Three American open-water swimmers qualified for the Rio Olympics more than a year ago, which wasn’t quite the advantage Catherine Vogt thought it would be.
The U.S. open-water coach had all that time to prepare. She also had all that time to answer questions about her swimmers spending two hours in the questionable water off Copacabana Beach, among the litany of other Rio concerns.
“There are some benefits,” Vogt said Monday after Haley Anderson finished fifth in the women’s 10,000-meter swim. “There are also some pitfalls as far as dealing with Zika, water quality, security issues ...”
Maggie Haney, meanwhile, found herself in the spotlight when her star pupil, Laurie Hernandez, was left out of the gymnastics all-around competition despite having the second-best score at trials, only for Hernandez to win team gold and, Monday, individual silver on the balance beam
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“Some days, it’s been really hard and really stressful,” Haney said. “Other days it’s been the most rewarding. I feel so honored and so proud to be doing what we’re doing.”
What Vogt and Haney have in common beyond how they unexpectedly found themselves in the Rio spotlight is their Triangle roots, two university graduates of the same era, distinguished athletes who became Olympic coaches.
Vogt, who grew up in Pinehurst where her parents still live, swam at UNC and graduated in 2000 before working there as an assistant coach from 2005-08. She’s now an assistant coach at Southern California.
Haney graduated from N.C. State the same year as one of its most decorated gymnasts, and the only one to post perfect 10s in two events. After graduation, she ended up moving to New Jersey with her boyfriend, football player David Stringer, where she opened a gymnastics gym that Hernandez would one day wander into.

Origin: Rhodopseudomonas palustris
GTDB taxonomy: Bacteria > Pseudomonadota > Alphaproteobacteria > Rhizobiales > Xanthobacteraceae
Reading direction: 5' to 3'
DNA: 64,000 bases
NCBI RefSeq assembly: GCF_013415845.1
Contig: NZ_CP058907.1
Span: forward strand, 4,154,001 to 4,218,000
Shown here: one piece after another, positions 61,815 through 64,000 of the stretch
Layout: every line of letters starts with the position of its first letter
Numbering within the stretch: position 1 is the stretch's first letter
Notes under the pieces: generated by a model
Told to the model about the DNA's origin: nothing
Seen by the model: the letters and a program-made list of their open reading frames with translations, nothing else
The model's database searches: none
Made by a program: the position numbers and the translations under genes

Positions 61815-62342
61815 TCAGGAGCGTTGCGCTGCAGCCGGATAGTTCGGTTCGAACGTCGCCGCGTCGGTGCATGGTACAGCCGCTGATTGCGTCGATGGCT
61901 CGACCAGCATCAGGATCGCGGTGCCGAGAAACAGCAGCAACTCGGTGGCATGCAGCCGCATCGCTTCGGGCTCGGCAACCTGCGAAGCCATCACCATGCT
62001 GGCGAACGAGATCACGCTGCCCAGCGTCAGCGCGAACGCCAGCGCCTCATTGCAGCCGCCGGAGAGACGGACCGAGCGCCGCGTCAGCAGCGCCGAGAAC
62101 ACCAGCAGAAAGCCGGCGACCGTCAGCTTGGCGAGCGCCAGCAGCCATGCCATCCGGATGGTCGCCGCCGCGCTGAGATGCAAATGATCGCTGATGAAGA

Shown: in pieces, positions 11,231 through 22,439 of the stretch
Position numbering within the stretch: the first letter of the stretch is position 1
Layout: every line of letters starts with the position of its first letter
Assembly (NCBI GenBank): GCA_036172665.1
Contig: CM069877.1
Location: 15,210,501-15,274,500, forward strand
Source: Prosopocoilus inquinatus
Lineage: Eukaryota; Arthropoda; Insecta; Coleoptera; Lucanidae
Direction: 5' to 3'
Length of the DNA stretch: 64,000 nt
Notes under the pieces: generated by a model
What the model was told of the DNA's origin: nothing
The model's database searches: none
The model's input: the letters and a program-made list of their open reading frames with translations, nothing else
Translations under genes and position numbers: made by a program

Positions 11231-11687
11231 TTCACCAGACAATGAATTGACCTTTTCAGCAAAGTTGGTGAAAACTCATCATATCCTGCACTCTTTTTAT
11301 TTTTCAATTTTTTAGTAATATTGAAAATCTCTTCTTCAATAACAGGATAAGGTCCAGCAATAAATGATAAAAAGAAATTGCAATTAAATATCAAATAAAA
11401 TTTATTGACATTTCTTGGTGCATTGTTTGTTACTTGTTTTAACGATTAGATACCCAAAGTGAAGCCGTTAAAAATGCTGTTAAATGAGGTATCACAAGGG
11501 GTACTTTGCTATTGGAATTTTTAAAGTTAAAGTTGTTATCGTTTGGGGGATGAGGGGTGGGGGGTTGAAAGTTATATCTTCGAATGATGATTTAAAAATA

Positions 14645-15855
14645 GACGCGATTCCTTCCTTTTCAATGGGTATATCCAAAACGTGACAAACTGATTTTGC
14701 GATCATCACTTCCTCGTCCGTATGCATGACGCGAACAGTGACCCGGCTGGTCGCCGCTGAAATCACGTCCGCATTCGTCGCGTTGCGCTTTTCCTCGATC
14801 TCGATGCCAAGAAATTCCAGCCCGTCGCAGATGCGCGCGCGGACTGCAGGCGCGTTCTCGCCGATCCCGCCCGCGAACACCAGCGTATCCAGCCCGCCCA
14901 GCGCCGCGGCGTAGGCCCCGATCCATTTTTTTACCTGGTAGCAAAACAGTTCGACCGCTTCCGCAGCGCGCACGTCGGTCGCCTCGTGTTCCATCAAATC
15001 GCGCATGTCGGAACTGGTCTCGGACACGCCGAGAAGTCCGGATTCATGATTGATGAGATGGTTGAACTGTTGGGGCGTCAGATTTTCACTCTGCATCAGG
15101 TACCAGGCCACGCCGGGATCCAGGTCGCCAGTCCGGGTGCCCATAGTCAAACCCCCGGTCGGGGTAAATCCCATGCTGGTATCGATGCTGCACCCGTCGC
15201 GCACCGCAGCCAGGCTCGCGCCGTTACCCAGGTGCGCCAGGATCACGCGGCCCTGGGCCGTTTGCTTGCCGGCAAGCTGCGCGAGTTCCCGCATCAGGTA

Vogt’s Olympics boils down to two days, the women on Monday and the men on Tuesday. In rough seas off Copacabana Beach, Anderson recovered from a bad third lap to pass 10 other swimmers on the fourth and final lap.
As an open-water coach, Vogt has one of the oddest jobs in the Olympics: Positioned on a barge, she feeds Anderson on each lap with a water bottle at the end of an extending pole with an American flag attached. As the swimmers pass the barge, it looks like an international pit row with all the extended poles and flags. Tuesday, with two Americans in the men’s race, she has recruited another coach to assist.
Even Monday, it wasn’t easy. The swim platform from which the swimmers were supposed to depart mysteriously washed up on the beach earlier this week, which meant the swimmers started by wading out from the beach instead.
“It has been really frustrating,” Vogt said. “At the end of the day it’s an open-water race, and the best people are out there doing what they do.”
Haney’s issues in gymnastics have been more subtle. She was openly frustrated when Hernandez wasn’t one of the two Americans selected for the all-around competition, and after Hernandez turned in a near-perfect routine in the individual balance beam Monday, Haney filed an unsuccessful inquiry to challenge the assessed difficulty level.
Hernandez’s original score of 15.333, with a difficulty of 6.400, was enough to beat Simone Biles, who struggled and missed out on her first gold of the games but still .133 short of leader Sanne Wevers of the Netherlands.
“There were days I didn’t want to do beam and she made me do it, and those days made me 10 times stronger today,” Hernandez said. “I think I can give this one to my coach. She has very high expectations for me. Maybe she saw it, but I didn’t see it in myself yet.”
Neither Vogt nor Haney ever expected to be swept up in controversy at the Olympics. It’s a long way from where they got their start, not far apart.
Luke DeCock: 919-829-8947, firstname.lastname@example.org, @LukeDeCock